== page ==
Since arriving at Shaw & Tenney, the North Woods Paddle has undergone a few subtle changes. One is a thinner overall blade. Another, an oval shaft—Bennett carved hers round—that Holt said is a comfort to the hand. He believes these changes will result in a paddle with more flex. Still, Martinelli has incorporated Bennett’s key refinement in his version of the North Woods Paddle.

“I’ve begun to leave a little more wood on the tips of my paddles,” he explained.

Martinelli and Bennett share a laugh while trading stories about Chesuncook Village, a tucked away gem in Maine’s North Woods that they both hold dear. Martinelli holds the 12th North Woods Paddle that Shaw & Tenney has carved since taking over the design. The graceful chamfered edge of the paddle’s grip is a detail that remains unchanged between the two generations in paddle design.

When Bennett, Martinelli, and Holt took to the water in a pair of wood-and-canvas canoes, Bennett demonstrated the North Woods Stroke, which she considers more efficient than the modern J-Stroke used by many canoeists today. A notable feature of the former is that during its power phase the paddle shaft is positioned diagonally to the water’s surface. Martinelli said that his own style feels clunky after watching Bennett.

“She has a faster cadence,” he noted. “And she uses her body to push the paddle through the water.”

While both Bennett and Martinelli craft their paddles by hand, the process used at Shaw & Tenney involves a few more power tools, such as a router, slab saw, and drum sanders. Even Bennett, after several years of using only hand tools, added a band saw and electric planer to her repertoire.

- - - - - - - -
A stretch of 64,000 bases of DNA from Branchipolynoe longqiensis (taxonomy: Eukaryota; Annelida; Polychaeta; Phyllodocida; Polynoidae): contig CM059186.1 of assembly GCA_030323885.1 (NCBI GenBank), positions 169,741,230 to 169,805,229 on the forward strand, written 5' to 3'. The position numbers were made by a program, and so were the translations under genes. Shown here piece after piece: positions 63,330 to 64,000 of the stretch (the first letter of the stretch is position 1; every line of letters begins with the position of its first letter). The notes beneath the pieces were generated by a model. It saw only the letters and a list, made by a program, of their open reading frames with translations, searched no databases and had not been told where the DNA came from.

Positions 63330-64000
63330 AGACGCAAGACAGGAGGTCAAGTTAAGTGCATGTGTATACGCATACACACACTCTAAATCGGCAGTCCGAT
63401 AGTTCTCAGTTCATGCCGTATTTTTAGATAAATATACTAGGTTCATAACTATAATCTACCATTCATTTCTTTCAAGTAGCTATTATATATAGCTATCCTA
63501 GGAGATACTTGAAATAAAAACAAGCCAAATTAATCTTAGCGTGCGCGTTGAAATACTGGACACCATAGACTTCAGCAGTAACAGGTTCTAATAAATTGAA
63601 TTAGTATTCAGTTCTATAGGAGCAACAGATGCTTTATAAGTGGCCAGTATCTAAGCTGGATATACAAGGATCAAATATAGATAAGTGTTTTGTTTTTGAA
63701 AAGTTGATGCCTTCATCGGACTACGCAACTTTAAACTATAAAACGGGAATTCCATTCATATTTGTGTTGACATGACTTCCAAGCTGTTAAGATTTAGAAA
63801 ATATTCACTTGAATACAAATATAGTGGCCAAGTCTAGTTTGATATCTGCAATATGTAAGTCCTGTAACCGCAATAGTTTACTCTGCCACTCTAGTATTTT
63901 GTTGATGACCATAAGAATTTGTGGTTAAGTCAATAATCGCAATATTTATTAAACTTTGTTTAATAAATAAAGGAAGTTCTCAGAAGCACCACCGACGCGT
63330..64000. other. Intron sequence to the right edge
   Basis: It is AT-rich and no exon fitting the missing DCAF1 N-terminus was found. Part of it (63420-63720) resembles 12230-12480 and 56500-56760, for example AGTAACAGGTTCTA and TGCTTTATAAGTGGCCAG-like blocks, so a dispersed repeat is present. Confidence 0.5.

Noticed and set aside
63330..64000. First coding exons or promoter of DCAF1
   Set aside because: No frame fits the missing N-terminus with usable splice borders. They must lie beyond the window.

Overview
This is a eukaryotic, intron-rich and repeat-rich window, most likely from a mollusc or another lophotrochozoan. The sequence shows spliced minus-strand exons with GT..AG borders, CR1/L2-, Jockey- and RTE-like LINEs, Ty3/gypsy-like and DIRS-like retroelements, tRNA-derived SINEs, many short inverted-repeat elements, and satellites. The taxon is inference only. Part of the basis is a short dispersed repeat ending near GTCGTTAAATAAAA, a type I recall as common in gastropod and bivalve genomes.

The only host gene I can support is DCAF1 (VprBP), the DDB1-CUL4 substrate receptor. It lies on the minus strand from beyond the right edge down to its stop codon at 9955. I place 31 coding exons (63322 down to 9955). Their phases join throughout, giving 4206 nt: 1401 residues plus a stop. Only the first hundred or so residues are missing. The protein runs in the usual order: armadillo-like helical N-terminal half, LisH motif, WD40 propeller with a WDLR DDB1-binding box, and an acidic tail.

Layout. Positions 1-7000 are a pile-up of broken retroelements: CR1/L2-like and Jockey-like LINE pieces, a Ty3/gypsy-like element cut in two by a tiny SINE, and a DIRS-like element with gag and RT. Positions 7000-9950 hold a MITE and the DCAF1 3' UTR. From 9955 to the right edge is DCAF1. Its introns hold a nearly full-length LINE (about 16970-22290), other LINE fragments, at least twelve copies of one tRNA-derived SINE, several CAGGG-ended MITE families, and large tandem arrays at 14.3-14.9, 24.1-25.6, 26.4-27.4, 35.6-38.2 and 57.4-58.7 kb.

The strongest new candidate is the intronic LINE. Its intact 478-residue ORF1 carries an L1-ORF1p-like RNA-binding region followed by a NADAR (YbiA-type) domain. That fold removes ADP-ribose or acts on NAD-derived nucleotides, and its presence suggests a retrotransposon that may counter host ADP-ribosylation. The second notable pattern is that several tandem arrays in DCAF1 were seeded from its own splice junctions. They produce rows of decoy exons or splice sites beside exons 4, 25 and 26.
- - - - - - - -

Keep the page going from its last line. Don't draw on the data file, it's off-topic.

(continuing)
Rough cut Penobscot model paddles (left) and a single rough cut Maine Guide paddle (middle). An assortment of seconds (background) lean against the wall. The Penobscot paddles are part of a larger order for a local camp. Annually, Shaw & Tenney sells paddles to camps nationwide.

Bennett once asked an old Algonquin guide if he minded her taking the lines off his paddle. He laughed, and responded, “You do not need to have my permission to make a paddle… used here for hundreds of years.”

In this vein, Bennett passed on her knowledge to Holt and Martinelli at no cost. When Bennett tells this story, she refers to Martinelli as “young Sam.” Her tone is imbued with fondness, yet there’s also a hint of something else, perhaps reverence, even deference. This passing of a time-honored cultural tool between craftspeople is partly a personal exchange, but it’s also a cultural one. What she has cared for lives on.  

Donnie Mullen is a writer and photographer who lives in Camden with his family.